# Inverse dynamics control: Proof of asymptotic stability of error system

The inverse dynamics control in robotic applications yields the error system $$$$\ddot{\mathbf{e}} + \mathbf{K}_1 \dot{\mathbf{e}} + \mathbf{K}_0 {\mathbf{e}} = \mathbf{0}$$$$ or rewritten as ODE-system $$\frac{d}{dt} \begin{bmatrix} \mathbf{e} \\ \dot{\mathbf{e}} \end{bmatrix} = \underbrace{ \begin{bmatrix} \mathbf{0} & \mathbf{I}\\ -\mathbf{K}_0 & -\mathbf{K}_1 \end{bmatrix} }_{\mathbf{A}} \begin{bmatrix} \mathbf{e} \\ \dot{\mathbf{e}} \end{bmatrix} \text{ .}$$ To prove asymptotic stability of the error system, A has to be a Hurwitz-Matrix.

Literature says that it is sufficient for $$\mathbf{K}_0$$ and $$\mathbf{K}_1$$ to be positive definite to guarantee asymptotic stability of the error system.

During the proof the assumption of $$\mathbf{K}_0 = diag\{k_{0,1}, \dots, k_{0,n} \}$$ and $$\mathbf{K}_1 = diag\{k_{1,1}, \dots, k_{1,n} \}$$ was made. This in return yields a decoupled system $$\frac{d}{dt} \begin{bmatrix} {e_j} \\ \dot{{e}}_j \end{bmatrix} = \underbrace{ \begin{bmatrix} {0} & 1\\ -{k}_{0,j} & -{k}_{1,j} \end{bmatrix} }_{\mathbf{A}_j} \begin{bmatrix} {e}_j \\ \dot{{e}_j} \end{bmatrix} \text{ .}$$ for $$j=1, \dots, n$$ with the characteristic polynomial of $$\mathbf{A}_j$$ $$p_j(s) = s^2 + k_{1,j} s + k_{0,j}$$ which is a Hurwitz polynomial for $$k_{1,j} > 0$$ and $$k_{0,j} > 0$$, hence guarantees the asymptotic stability of the decoupled system.

$$\textbf{BUT}$$ I have not found a proof which relies only on the assumption of $$\mathbf{K}_0$$ and $$\mathbf{K}_1$$ to be positive definite.

I tried solving the Lyapunov equation $$\mathbf{A}^{T} \mathbf{P} + \mathbf{P} \mathbf{A} + \mathbf{Q} = \mathbf{0}$$ with the positive definite matrices $$\mathbf{P}$$ respectively $$\mathbf{Q}$$ without much luck.

How can I proof asymptotic stability of the above-mentioned error system with only the assumption of $$\mathbf{K}_0$$ and $$\mathbf{K}_1$$ to be positive definite?

Any help would be much appreciated!

The Lyapunov function $$V(\mathbf{e}, \dot{\mathbf{e}}) = \frac{1}{2} \dot{\mathbf{e}}^{T} \dot{\mathbf{e}} + \frac{1}{2} {\mathbf{e}}^{T} \mathbf{K}_0{\mathbf{e}}$$ yields $$V(\mathbf{e}, \dot{\mathbf{e}}) > 0$$ in case $$\mathbf{K}_0$$ is positive definite and \begin{align} \dot{V}(\mathbf{e}, \dot{\mathbf{e}}) &= \dot{\mathbf{e}}^{T} \ddot{\mathbf{e}} + \dot{\mathbf{e}}^{T} \mathbf{K}_0 \mathbf{e} \\ &= - \dot{\mathbf{e}}^{T} \mathbf{K}_1 \dot{\mathbf{e}} \end{align} yields $$\dot{V}(\mathbf{e}, \dot{\mathbf{e}}) \leq 0$$ in case $$\mathbf{K}_1$$ is positive definite.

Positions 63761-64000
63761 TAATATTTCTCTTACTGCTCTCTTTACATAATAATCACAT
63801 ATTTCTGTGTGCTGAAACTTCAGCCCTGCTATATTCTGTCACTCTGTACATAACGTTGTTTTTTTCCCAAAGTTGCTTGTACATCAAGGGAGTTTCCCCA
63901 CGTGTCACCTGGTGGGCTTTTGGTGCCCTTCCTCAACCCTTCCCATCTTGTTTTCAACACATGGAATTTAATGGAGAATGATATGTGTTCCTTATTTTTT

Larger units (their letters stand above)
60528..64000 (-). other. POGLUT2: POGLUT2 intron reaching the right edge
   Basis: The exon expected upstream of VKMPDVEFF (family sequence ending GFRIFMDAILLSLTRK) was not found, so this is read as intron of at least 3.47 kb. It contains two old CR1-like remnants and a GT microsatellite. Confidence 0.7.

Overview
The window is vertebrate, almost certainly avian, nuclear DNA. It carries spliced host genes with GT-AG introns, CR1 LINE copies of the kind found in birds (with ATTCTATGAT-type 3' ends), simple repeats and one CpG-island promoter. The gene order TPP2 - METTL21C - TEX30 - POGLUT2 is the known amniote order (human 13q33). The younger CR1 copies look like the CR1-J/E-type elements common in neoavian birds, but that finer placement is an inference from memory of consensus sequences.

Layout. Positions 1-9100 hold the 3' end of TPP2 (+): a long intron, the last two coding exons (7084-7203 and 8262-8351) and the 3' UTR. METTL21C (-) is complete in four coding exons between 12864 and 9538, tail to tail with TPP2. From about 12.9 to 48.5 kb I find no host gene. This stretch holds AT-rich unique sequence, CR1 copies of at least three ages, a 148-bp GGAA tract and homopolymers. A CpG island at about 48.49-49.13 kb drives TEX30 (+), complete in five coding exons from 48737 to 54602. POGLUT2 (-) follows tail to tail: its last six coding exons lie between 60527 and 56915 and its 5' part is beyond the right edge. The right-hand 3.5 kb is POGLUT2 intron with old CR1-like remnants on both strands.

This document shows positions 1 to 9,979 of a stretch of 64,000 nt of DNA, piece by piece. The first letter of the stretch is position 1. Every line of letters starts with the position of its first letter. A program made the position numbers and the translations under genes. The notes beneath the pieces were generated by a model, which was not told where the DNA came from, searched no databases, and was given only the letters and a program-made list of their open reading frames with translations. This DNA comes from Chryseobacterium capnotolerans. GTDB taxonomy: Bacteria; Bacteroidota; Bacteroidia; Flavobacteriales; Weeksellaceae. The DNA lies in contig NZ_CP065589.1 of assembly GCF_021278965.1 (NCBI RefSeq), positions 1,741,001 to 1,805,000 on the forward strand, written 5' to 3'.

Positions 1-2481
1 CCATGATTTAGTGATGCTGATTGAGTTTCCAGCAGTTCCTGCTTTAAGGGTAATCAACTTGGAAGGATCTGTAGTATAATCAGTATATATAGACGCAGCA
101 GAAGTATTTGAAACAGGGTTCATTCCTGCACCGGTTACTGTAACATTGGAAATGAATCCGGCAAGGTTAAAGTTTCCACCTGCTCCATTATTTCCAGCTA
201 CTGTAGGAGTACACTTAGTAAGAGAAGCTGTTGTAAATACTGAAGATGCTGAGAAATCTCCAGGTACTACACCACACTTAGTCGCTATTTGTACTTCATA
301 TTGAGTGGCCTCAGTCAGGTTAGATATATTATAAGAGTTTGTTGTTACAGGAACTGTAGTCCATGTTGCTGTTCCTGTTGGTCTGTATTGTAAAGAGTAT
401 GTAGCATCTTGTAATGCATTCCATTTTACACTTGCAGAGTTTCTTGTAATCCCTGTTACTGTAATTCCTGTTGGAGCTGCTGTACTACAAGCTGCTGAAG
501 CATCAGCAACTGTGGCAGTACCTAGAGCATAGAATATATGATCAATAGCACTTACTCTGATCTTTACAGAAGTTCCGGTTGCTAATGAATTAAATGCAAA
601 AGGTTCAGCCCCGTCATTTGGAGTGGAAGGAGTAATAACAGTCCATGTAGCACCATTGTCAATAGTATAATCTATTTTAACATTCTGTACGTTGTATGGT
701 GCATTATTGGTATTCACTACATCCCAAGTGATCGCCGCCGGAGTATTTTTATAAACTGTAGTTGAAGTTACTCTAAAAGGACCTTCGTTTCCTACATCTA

According to LaSalle's invariance principle the error system is asymptotic stable as the largest invariant set $$\mathcal{M} \subseteq \left\{\mathbf{e}, \dot{\mathbf{e}} \in \mathbb{R}^n ~|~ \dot{V}(\mathbf{e}, \dot{\mathbf{e}}) = \mathbf{0}\right\}$$ is the origin itself: $$\mathcal{M} = \{\mathbf{0}\}$$.
• I think $\dot{V} \leq 0$ only because you have $\mathbf{e}$ and $\dot{\mathbf{e}}$ as states so $V$ and $\dot{V}$ are functions of $\mathbf{e}$ and $\dot{\mathbf{e}}$. So $\dot{V}(\mathbf{e}, \dot{\mathbf{e}})$ should be negative semi definite. Commented Oct 14, 2021 at 13:53
• @KwinvanderVeen True. Alternatively there should exist a different $V$ such that $\dot{V}$ is actually negative definite. For scalar error $e$ the following should work: $V(e, \dot{e}) = \frac{1}{2}(k_0^2 + k_0 + k_1^2) e^2 + k_1 e \dot{e} + \frac{1}{2}(k_0 + 1) \dot{e}^2$ which leads to $\dot{V}(e, \dot{e}) = -k_0 k_1 (e^2 + \dot{e}^2)$ which is negative definite. This should probably also work if $\mathbb{e}$ is not a scalar (though I didn't check that). Commented Oct 14, 2021 at 17:37